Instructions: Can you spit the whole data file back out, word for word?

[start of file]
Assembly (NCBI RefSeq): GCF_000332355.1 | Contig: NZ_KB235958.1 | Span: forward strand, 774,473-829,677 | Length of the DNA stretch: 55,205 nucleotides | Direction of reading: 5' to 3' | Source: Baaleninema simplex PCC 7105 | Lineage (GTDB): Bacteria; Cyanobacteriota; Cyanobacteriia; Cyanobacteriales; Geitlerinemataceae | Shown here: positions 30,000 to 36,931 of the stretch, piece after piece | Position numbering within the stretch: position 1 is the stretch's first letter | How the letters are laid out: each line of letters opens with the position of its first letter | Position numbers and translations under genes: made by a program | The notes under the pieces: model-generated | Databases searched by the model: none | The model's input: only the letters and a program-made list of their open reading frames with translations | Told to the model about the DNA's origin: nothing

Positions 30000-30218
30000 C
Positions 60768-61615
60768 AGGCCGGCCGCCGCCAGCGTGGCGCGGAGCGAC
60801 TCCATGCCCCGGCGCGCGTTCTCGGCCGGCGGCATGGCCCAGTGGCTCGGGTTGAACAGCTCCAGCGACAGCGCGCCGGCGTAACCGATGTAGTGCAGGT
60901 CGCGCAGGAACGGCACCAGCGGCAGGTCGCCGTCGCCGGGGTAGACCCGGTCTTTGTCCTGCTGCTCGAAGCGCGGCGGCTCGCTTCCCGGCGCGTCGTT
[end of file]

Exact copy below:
Assembly (NCBI RefSeq): GCF_000332355.1 | Contig: NZ_KB235958.1 | Span: forward strand, 774,473-829,677 | Length of the DNA stretch: 55,205 nucleotides | Direction of reading: 5' to 3' | Source: Baaleninema simplex PCC 7105 | Lineage (GTDB): Bacteria; Cyanobacteriota; Cyanobacteriia; Cyanobacteriales; Geitlerinemataceae | Shown here: positions 30,000 to 36,931 of the stretch, piece after piece | Position numbering within the stretch: position 1 is the stretch's first letter | How the letters are laid out: each line of letters opens with the position of its first letter | Position numbers and translations under genes: made by a program | The notes under the pieces: model-generated | Databases searched by the model: none | The model's input: only the letters and a program-made list of their open reading frames with translations | Told to the model about the DNA's origin: nothing

Positions 30000-30218
30000 C
Positions 60768-61615
60768 AGGCCGGCCGCCGCCAGCGTGGCGCGGAGCGAC
60801 TCCATGCCCCGGCGCGCGTTCTCGGCCGGCGGCATGGCCCAGTGGCTCGGGTTGAACAGCTCCAGCGACAGCGCGCCGGCGTAACCGATGTAGTGCAGGT
60901 CGCGCAGGAACGGCACCAGCGGCAGGTCGCCGTCGCCGGGGTAGACCCGGTCTTTGTCCTGCTGCTCGAAGCGCGGCGGCTCGCTTCCCGGCGCGTCGTT